Compliances are a set of actions that a business takes to comply with certain directives, either by a governing body or as part of the industry practice. The act of obeying a certain order, rule or request is known as compliance. While the set of compliances varies based upon the industry and location, the below list is an absolute must-have that any startup should comply with. Some of these are statutory, while others are regulatory –
1) Register your company: As elementary and fundamental as it may sound, this is an absolute necessity to do any kind of business, hire a team or perform any profit or loss calculations. Depending on the type of venture you are getting into and the projected revenues, it could be a private limited company, an educational trust or a cooperative society. Regardless of the type of business, registering is a prerequisite. You could delay the process, but an investor may not appreciate this as much.
2) Bank account: During the initial phase of a startup, often entrepreneurs pour in their funds or pool it from their family and friends. The source of funds and expenditure incurred to run the startup should be traced to a bank account associated with the registered business entity.
3) Hire auditors, company secretaries and legal advisors: The auditors and company secretaries ensure that the company’s ‘Book of Accounts’ are maintained in an orderly manner per the guidelines while also taking care the relevant returns are filed at the appropriate times throughout the financial year. The legal advisors ensure that all the contracts that the company enters into, are foolproof and safe.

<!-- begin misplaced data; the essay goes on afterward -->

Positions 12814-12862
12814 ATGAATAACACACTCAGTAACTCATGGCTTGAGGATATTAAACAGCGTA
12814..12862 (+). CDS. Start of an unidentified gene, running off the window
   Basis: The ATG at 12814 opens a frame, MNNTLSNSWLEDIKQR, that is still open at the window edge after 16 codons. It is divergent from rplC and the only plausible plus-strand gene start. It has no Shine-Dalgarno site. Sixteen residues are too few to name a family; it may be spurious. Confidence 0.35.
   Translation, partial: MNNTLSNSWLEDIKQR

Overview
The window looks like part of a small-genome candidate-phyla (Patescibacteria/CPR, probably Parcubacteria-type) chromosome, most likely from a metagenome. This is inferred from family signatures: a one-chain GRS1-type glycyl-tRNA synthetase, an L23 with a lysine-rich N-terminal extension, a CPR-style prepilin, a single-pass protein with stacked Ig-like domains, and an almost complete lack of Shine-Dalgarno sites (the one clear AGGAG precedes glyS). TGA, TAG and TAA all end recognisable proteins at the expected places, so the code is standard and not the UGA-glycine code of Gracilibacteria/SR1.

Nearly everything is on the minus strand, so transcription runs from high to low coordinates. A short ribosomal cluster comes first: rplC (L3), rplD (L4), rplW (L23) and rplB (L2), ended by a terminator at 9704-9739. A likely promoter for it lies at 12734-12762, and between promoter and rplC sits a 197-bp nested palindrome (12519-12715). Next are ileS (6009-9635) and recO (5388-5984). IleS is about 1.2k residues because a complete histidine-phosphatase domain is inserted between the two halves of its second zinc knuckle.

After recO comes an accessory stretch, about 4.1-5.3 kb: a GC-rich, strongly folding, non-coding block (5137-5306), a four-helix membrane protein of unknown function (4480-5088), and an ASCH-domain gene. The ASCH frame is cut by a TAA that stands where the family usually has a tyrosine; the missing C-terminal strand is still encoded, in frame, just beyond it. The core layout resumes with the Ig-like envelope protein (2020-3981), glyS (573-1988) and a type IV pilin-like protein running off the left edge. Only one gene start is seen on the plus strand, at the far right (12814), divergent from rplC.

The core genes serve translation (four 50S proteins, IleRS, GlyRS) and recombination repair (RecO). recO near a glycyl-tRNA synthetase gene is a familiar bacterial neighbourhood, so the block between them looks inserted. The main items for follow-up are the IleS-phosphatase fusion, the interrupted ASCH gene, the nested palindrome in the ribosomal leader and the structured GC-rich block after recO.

4) A few compliances that are mandatory in an Indian context, after registering the business are:
i. Getting a PAN (Permanent Account Number)
ii. Getting a TAN (Tax Deduction and Collection Account Number)
iii. Getting a GSTIN (Goods and Services Tax Identification Number)
5) Permits and Licenses: The set of permits and licenses relevant to the nature of the business that needs to be taken to ensure compliance with the statutory and regulatory norms. These may include but are not limited to, environment and pollution control, fire and health department permissions, employee protection, waste disposal measures, technology approvals, etc.
Compliance is an investment made to safeguard the business for the future. Ensuring compliance builds a necessary level of trust of the startup with investors, customers, and vendors. Compliance demonstrates the commitment to ‘transparency’ and hence promotes ‘reliability’. Effectively, it helps to build a positive image of the organization which eventually facilitates and ease of investment.
Viability of Business Plan & Exit Strategy
While the Business Plan provides the relevant details about financial numbers, estimation, and valuation, one key aspect that every investor will look for, is the Exit Strategy. Though profits are not just the returns expected by investors, they certainly look for means to reap the benefits of their investment risks. As an exit strategy, they might want to sell their shares back to the founders or even selling the business to future strategic buyers.
Every business is different and so are its needs. However, finance is a common requirement for all businesses. Investors are willing to put their money on the block but they need definite and trustworthy indicators to take appropriate decisions. Startup founders must ensure that they facilitate this trust-building exercise by ensuring, documenting and providing the relevant inputs to the investors.
The Filings.in are experts in the startup field. We can help you set up your startup seamlessly while you focus on your business. Contact us to manage your compliance matter and have it investor ready. [email protected] | 044-46315959